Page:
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Dreams and Psychedelics: Neurophenomenological Comparison and Therapeutic Implications

[ Vol. 15 , Issue. 7 ]

Author(s):

Rainer Kraehenmann*   Pages 1032 - 1042 ( 11 )

Abstract:


Background: A resurgence of neurobiological and clinical research is currently underway into the therapeutic potential of serotonergic or ‘classical’ psychedelics, such as the prototypical psychedelic drug lysergic acid diethylamide (LSD), psilocybin (4-phosphoryloxy-N,Ndimethyltryptamine), and ayahuasca – a betacarboline- and dimethyltryptamine (DMT)-containing Amazonian beverage. The aim of this review is to introduce readers to the similarities and dissimilarities between psychedelic states and night dreams, and to draw conclusions related to therapeutic applications of psychedelics in psychiatry.

Methods: Research literature related to psychedelics and dreaming is reviewed, and these two states of consciousness are systematically compared. Relevant conclusions with regard to psychedelicassisted therapy will be provided.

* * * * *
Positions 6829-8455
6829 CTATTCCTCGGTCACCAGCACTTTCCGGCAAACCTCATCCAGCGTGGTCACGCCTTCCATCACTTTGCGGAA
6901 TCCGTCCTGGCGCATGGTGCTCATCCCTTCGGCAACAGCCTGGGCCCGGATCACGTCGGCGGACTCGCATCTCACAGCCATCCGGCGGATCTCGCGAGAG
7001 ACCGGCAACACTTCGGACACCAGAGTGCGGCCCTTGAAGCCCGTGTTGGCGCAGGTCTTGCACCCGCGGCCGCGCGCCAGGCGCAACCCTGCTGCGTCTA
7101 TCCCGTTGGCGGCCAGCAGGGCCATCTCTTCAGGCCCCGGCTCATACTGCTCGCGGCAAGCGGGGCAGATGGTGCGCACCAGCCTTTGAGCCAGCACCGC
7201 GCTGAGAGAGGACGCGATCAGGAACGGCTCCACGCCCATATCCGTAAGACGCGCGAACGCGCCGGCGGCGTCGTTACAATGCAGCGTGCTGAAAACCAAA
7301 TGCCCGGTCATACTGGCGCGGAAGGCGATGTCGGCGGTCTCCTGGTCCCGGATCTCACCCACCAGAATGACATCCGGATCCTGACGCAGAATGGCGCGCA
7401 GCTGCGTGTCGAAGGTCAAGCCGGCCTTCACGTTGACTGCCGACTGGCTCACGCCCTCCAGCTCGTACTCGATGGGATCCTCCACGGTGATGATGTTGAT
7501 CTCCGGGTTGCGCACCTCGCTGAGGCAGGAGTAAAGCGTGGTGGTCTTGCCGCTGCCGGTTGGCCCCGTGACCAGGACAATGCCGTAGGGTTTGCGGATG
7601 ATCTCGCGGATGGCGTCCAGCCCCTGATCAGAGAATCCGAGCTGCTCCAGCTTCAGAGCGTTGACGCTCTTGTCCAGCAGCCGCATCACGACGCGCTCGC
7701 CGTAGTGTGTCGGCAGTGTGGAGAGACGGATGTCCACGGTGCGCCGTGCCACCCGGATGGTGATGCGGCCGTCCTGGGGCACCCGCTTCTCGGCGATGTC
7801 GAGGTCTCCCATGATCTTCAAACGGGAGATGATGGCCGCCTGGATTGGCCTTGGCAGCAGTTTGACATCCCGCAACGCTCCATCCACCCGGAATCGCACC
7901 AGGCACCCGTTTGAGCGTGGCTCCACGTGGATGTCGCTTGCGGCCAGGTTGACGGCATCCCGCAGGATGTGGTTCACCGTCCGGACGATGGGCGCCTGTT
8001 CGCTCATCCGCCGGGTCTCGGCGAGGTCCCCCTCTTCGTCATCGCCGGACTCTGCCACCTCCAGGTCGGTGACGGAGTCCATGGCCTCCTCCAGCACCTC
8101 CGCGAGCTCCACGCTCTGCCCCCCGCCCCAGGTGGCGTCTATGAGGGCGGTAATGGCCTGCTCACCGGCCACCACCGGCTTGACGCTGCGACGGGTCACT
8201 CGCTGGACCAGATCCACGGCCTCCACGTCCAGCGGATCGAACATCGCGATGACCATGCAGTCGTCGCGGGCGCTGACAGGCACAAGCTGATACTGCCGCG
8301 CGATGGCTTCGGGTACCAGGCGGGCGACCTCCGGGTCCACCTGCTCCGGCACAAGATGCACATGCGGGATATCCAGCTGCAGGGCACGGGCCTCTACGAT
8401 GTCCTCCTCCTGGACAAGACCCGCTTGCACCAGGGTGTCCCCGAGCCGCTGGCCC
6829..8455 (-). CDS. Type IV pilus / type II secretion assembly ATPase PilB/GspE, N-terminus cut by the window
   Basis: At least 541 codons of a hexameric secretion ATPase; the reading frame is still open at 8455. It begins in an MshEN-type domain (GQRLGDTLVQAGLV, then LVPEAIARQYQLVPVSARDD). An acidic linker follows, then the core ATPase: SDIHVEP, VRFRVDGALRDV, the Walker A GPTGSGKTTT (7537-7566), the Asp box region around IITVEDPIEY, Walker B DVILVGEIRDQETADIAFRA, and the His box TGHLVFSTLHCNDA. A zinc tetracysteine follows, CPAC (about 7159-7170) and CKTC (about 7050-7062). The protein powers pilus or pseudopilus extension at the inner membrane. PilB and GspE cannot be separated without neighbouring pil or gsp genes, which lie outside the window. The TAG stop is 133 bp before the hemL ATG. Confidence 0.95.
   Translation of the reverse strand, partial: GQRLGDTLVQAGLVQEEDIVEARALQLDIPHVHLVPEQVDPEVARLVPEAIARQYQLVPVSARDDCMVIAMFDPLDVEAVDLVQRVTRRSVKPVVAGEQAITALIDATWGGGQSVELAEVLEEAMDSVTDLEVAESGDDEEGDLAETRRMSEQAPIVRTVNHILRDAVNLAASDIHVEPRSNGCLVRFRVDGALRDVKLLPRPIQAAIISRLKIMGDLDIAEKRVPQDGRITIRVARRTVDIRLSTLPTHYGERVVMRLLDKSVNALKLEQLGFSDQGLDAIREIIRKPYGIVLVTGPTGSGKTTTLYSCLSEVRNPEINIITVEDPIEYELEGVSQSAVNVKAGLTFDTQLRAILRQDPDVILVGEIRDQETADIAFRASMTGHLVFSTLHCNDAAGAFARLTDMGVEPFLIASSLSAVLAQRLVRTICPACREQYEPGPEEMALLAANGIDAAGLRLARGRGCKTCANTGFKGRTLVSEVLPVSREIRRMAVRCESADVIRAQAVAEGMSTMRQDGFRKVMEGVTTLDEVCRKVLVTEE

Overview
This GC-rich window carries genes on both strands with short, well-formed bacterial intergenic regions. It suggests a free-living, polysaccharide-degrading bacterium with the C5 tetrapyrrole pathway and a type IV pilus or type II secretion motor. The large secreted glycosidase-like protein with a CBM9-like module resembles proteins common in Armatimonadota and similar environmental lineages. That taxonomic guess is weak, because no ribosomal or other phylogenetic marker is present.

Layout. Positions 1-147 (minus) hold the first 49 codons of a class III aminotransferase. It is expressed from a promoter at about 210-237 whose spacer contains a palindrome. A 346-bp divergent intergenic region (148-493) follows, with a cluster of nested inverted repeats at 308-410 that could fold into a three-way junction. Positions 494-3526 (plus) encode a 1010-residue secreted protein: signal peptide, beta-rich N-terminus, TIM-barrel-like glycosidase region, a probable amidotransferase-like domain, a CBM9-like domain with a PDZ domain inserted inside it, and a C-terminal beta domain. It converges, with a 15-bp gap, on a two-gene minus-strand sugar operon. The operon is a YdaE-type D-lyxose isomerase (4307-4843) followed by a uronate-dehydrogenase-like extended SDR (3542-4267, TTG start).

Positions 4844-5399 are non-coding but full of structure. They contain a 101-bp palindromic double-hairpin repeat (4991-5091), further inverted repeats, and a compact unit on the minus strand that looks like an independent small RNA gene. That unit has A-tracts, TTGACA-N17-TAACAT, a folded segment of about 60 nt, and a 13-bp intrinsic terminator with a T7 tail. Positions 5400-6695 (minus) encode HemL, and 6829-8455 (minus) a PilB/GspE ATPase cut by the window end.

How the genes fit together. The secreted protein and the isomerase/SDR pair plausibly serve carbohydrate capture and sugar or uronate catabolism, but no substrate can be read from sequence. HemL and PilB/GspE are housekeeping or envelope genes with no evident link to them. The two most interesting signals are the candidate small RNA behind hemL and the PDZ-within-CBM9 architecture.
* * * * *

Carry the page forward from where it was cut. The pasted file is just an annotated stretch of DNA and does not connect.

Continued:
Results: Common features between psychedelic states and night dreams include perception, mental imagery, emotion activation, fear memory extinction, and sense of self and body. Differences between these two states are related to differential perceptual input from the environment, clarity of consciousness and meta-cognitive abilities. Therefore, psychedelic states are closest to lucid dreaming which is characterized by a mixed state of dreaming and waking consciousness.

Conclusion: The broad overlap between dreaming and psychedelic states supports the notion that psychedelics acutely induce dreamlike subjective experiences which may have long-term beneficial effects on psychosocial functioning and well-being. Future clinical studies should examine how therapeutic outcome is related to the acute dreamlike effects of psychedelics.

Keywords:

Dreams, psychedelics, subjective experience, perception, mental imagery, emotion activation, fear memory extinction, sense of self and body.

Affiliation:

Neuropsychopharmacology and Brain Imaging, Department of Psychiatry, Psychotherapy and Psychosomatics, Psychiatric Hospital, Faculty of Medicine, University of Zurich, Zurich

Graphical Abstract:



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